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Homework Help: Magnetic field of a finite-length wire

  1. Feb 20, 2009 #1
    Let's say I want to calculate the magnetic field at a distance d from the center of a wire of finite length L, carrying a current I. Why would it be wrong to apply Ampere's law to a circular path of radius d centered on the wire, and say that the integral of B.dl is simply B times 2pi*d? (obviously it gives the wrong answer...)

    Is the magnetic field not constant along this circular path? I would say so - the problem obviously has cylindrical symmetry.
    Is it not parallel to the path at all points? I would think so - from Biot-Savart's law applied to every small element of the wire.
    So where is the mistake in this logic?

    Thanks,
     
  2. jcsd
  3. Feb 20, 2009 #2

    Delphi51

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    That makes a lot of sense, Chen. Do you happen to know what B is around a "short" current carrying wire? It would be interesting to see how it is different from the B for an infinitely long one. I would expect a slightly smaller answer due to the "missing" length on either side.

    Looks to me like the finite length L in the Biot-Savard Law gives you a factor of
    L/sqrt(L^2 + r^2). Anyhow it goes to 1 as L goes to infinity.

    Interesting, but it does not answer your question of why Ampere's Law cannot be applied to the finite length! If you find the answer, I hope you will let me know.
     
  4. Feb 20, 2009 #3
    There is a formula here:
    http://www.ac.wwu.edu/~vawter/PhysicsNet/Topics/MagneticField/MFStraitWire.html [Broken]

    If we limit our discussion only to the center of the wire, theta=phi and you obtain the result of an infinite wire, times cos(theta). And I am not at all sure where in Ampere's law this factor comes from. There is probably some fine print that I'm missing here.
     
    Last edited by a moderator: May 4, 2017
  5. Feb 20, 2009 #4

    Delphi51

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    dB = u*i/(4*pi)*sin(A)*dx/r^2 where x runs from -L/2 to L/2, sin(A) = R/r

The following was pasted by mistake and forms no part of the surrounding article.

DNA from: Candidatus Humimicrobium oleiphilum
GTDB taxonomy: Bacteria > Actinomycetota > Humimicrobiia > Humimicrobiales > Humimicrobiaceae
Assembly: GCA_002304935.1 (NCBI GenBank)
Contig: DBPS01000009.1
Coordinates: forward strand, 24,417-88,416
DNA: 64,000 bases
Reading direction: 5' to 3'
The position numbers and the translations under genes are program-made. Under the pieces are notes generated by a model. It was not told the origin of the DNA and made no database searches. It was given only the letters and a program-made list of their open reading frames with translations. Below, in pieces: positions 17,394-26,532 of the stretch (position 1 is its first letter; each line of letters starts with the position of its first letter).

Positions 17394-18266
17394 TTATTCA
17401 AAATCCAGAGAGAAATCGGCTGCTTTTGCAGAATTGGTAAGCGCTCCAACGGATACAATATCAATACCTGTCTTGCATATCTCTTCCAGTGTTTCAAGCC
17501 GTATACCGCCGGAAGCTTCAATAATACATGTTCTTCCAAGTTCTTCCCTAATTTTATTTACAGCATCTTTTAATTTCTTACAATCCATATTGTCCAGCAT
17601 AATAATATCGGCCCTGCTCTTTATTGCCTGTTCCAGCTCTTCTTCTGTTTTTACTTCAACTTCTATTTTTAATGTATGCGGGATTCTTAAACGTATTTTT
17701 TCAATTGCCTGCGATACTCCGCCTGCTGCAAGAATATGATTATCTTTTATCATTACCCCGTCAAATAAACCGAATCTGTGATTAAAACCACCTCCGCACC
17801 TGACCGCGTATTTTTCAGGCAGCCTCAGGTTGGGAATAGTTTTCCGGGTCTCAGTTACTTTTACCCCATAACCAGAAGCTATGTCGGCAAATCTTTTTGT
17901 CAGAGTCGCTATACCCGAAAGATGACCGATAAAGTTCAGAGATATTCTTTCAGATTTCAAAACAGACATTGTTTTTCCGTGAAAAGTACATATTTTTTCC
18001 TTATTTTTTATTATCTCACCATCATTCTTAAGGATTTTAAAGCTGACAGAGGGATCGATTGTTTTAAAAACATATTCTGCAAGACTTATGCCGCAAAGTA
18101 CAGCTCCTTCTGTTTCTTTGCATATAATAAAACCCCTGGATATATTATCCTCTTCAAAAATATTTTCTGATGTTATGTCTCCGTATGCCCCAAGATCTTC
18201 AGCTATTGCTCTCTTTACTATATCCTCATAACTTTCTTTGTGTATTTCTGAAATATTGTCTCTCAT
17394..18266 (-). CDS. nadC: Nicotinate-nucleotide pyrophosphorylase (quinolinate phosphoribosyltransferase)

and r = sqrt(x^2 + R^2)
    Here R is the distance from the wire center to the point we are computing B for.
    B = u*i/(4*pi)*integral R*dx/(x^2 + R^2)^1.5
    B = u*i/(4*pi*R)*[x/sqrt(x^2 + R^2)] evaluated between -L/2 and L/2.
    B = u*i/(2*pi*R)*L/sqrt(L^2 + R^2)

    This is from the standard derivation for the infinite wire, with only the integral limit being changed to -L/2 to L/2.
     
  6. Feb 21, 2009 #5
    Thanks. But I know how to calculate this with Biot-Savart's law. I want to know where the application of Ampere's law to this problem fails.
     
  7. May 18, 2009 #6
    Ampere's Law is only useful in calculating B for situations with very high symmetry. When calculating B of an infinite wire using Ampere's law we choose our path to be a circle around the wire so that B will always be tangent to our path. If the length of the wire isn't large compared to the distance r where we calculate B, this assumption is no longer valid (the B field is no longer symmetric in this way).
     
  8. May 18, 2009 #7
    In short your assumption that a finite wire's B field has cylindrical symmetry is not correct--the effects of the ends make the field lines shaped oddly and not in a way Ampere's Law can work for us.
     
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